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All lifestyle & wellbeing relationships Learning what your love language is to build stronger relationships

Learning what your love language is to build stronger relationships

Young couple outdoors laughing and smiling

24 June 2021

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5 min read

When relationship problems arise, communication breakdowns are a common cause. 

How we express ourselves and listen to each other plays a big role in understanding and relating to one another.

So what are love languages? They’re what we need to feel loved, and the primary language differs for each of us. Receiving a gift may fill one person’s heart, while for another, spending time with their partner is what they need.

There’s no right or wrong way to feel love. 

Learning your love language is one way to . It can also help to increase intimacy with your partner, which – in turn – can improve your libido.

According to Consultant Psychologist Dr Bec Jackson, “Understanding and applying the well-researched five love languages can improve how you demonstrate love and care to your partner. It can help you to express your love in a way they can more easily receive.”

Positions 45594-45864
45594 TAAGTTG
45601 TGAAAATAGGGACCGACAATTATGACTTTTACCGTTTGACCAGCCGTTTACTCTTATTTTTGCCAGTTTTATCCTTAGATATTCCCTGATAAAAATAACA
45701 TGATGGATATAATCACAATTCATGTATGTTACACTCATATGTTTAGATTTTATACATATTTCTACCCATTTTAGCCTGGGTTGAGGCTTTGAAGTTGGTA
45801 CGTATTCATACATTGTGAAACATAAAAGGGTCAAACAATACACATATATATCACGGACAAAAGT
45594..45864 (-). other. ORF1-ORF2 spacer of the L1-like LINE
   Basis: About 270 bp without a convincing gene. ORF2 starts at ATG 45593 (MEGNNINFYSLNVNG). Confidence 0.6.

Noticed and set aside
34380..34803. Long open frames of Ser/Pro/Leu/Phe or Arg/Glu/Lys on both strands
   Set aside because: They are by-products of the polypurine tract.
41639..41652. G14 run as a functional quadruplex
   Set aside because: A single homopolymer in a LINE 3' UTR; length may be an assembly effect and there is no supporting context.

What are the 5 love languages?

Originally created by marriage counsellor Dr Gary Chapman, the five love languages are a system that describes the different ways we express and receive love. The five languages are:

  • words of affirmation 
  • acts of service
  • quality time 
  • receiving gifts
  • physical touch

Once you know your own love language and your partner’s, it’s easy to use them to improve the quality of your relationship.

Dr Bec explains that, “Using your partner’s love language demonstrates that the other person matters to you.” She says it shows them that you’re making an effort to tailor your communication with them in a way that focuses on them. By going beyond your own preferences (even if you get it a little wonky), you demonstrate that they’re worth the effort.

A couple in bright clothing are standing in front of a green rendered wall. They are currently enjoying the love language of quality time.

Once you know your own love language and your partner’s, it’s easy to use them to improve the quality of your relationship.

How to figure out your love language

Most of us can hear “I love you” in more than one way. However, you’ll probably find that as you read the descriptions, one love language will resonate more than the others. 

If so, that’s your personal primary language.

Let’s take a look at the meaning of each love language in turn.

1.‘Words of affirmation’ love language

People whose love language is words of affirmation respond best to verbal recognition. Words of affirmation include phrases such as “You’re amazing,” “I’m so lucky to have you,” and “You mean the world to me”. 

People with this type are often found sharing inspiring quotes. 

For partners with this love language, a small card tucked into their wallet or a surprise voice message are perfect ways to say “I love you.” Regardless, it’s the words and tone that matter most.